The recent discovery of old and variable RR Lyrae stars in the very center of our galaxy may answer the long-standing question of how the Milky Way’s nucleus formed.
Models for a Dense NucleusThe nuclei of galaxies are extreme regions that typically host a supermassive black hole and extremely high stellar densities. The Milky Way’s nuclear bulge is no exception, consisting observationally of two components: the extremely dense and compact nuclear star cluster, which dominates the inner 100 light-years, and the nuclear stellar bulge, a component which extends out to about 400 light-years.
How galactic nuclei like the Milky Way’s formed remains an open question today. Two possible scenarios have been proposed:
- Fast gas accretion onto the central region caused rapid star formation, leading to the high stellar densities in the nucleus.
- Globular clusters sank to the center of the galaxy via dynamical friction, where they merged and formed the high-density nuclear bulge with the nuclear star cluster at its center.
How can we test the second model? A huge point of support would be the discovery of stars in the nuclear bulge that are characteristically found in old Milky Way globular clusters. No surveys, however, have been able to probe deep enough to find such old, faint stars amidst the bright stars that have formed more recently — until now.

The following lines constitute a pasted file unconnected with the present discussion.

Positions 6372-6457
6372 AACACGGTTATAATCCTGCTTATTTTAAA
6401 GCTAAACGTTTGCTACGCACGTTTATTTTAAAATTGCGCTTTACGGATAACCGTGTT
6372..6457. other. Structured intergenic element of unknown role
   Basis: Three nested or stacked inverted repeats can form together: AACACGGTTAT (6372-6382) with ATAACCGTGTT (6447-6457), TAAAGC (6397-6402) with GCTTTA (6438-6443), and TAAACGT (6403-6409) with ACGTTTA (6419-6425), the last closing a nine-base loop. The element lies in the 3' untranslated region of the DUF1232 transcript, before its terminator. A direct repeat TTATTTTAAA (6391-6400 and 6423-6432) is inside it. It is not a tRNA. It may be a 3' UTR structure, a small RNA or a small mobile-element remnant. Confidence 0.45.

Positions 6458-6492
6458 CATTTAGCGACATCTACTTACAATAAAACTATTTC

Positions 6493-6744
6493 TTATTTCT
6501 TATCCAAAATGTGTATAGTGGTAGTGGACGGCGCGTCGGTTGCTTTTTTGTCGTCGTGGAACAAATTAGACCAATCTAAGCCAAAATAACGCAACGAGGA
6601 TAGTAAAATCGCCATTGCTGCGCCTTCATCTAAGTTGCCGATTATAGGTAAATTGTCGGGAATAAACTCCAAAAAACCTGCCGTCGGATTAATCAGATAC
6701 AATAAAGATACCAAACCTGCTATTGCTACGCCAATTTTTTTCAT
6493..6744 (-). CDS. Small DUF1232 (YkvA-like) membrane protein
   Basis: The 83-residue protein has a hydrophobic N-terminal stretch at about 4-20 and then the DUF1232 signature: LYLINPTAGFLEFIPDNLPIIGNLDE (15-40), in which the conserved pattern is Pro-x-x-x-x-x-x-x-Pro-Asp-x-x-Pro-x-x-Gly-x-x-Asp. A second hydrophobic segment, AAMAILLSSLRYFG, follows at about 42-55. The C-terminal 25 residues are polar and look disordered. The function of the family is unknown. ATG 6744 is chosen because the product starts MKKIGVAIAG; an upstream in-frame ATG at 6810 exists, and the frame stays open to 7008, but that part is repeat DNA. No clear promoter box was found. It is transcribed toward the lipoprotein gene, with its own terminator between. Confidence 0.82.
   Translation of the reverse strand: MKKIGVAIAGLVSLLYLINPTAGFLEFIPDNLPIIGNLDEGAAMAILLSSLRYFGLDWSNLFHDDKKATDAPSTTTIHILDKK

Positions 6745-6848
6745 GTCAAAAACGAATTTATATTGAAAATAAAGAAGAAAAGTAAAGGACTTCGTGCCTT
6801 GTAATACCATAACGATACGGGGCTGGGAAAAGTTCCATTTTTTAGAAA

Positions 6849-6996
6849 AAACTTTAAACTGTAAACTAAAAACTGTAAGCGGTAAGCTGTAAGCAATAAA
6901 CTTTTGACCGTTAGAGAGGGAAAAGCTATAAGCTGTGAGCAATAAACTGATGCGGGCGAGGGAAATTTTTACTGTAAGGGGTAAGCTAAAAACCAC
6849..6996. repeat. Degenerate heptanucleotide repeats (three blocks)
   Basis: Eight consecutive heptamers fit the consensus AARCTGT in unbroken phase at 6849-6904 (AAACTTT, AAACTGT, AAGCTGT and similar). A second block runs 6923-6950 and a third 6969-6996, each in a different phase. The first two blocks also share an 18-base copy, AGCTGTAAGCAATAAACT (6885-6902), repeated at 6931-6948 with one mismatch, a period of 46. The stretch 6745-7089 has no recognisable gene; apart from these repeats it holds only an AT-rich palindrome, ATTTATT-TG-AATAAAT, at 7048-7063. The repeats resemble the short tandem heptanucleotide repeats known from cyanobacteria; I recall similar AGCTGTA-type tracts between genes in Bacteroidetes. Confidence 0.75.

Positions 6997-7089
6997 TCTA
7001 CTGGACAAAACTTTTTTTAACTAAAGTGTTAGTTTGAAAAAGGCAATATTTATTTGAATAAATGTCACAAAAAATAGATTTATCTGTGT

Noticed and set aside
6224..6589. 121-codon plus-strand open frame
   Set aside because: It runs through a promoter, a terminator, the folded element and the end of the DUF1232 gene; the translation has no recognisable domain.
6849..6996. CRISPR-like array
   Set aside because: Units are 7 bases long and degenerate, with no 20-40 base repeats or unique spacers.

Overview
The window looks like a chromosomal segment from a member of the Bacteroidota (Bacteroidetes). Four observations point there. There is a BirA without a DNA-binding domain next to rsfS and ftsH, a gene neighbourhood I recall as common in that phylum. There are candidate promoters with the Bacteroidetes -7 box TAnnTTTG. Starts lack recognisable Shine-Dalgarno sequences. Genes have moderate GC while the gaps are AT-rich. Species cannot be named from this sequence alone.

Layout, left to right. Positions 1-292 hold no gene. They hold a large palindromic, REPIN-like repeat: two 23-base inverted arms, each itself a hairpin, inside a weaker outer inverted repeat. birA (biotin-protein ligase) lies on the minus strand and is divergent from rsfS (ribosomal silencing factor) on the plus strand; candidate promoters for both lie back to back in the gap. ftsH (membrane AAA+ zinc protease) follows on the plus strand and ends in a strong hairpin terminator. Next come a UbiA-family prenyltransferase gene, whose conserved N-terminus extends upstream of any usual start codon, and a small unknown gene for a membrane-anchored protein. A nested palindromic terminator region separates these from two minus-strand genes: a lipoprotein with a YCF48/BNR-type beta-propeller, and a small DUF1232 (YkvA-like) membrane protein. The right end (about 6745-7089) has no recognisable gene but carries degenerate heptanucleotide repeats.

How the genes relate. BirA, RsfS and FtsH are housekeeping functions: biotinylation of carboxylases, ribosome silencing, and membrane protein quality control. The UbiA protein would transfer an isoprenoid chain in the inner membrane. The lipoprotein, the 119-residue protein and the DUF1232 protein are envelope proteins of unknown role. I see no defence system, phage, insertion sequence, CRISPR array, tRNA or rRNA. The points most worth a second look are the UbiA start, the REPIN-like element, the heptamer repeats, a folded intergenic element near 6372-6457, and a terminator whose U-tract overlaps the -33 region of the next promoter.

Led by Dante Minniti (Millennium Institute of Astrophysics and Andres Bello National University, Chile; Vatican Observatory), a team of scientists has now presented data from the VISTA Variables in the Via Lactea (VVV) ESO public survey. VVV’s deep photometry in the near-infrared allowed Minniti and collaborators to discover a dozen faint RR Lyrae stars within ~275 light-years of the galactic center.RR Lyrae stars are variable stars that are old and metal-poor, and are most commonly found in globular clusters. Their periodic pulsations mean that they can be used as standard candles, allowing for a precise measurement of their location in the nuclear bulge.
The discovery of these stars provides the first direct observational evidence that the galactic nuclear stellar bulge contains ancient stars, indicating that the galactic nucleus formed long ago (at least 10 billion years ago, if not more). The distribution of the RR Lyrae stars throughout the central region of our galactic nucleus supports the scenario in which these stars are the remains of primordial globular clusters that merged to form the nuclear bulge of the Milky Way.
If this scenario is correct, it would mean that the nuclear bulge is the most massive and oldest surviving star cluster of our galaxy! We hope to soon learn more about this population of old stars in the Milky Way’s nucleus, as an extended VVV survey is planned for the next three years.
Dante Minniti et al 2016 ApJ 830 L14. doi:10.3847/2041-8205/830/1/L14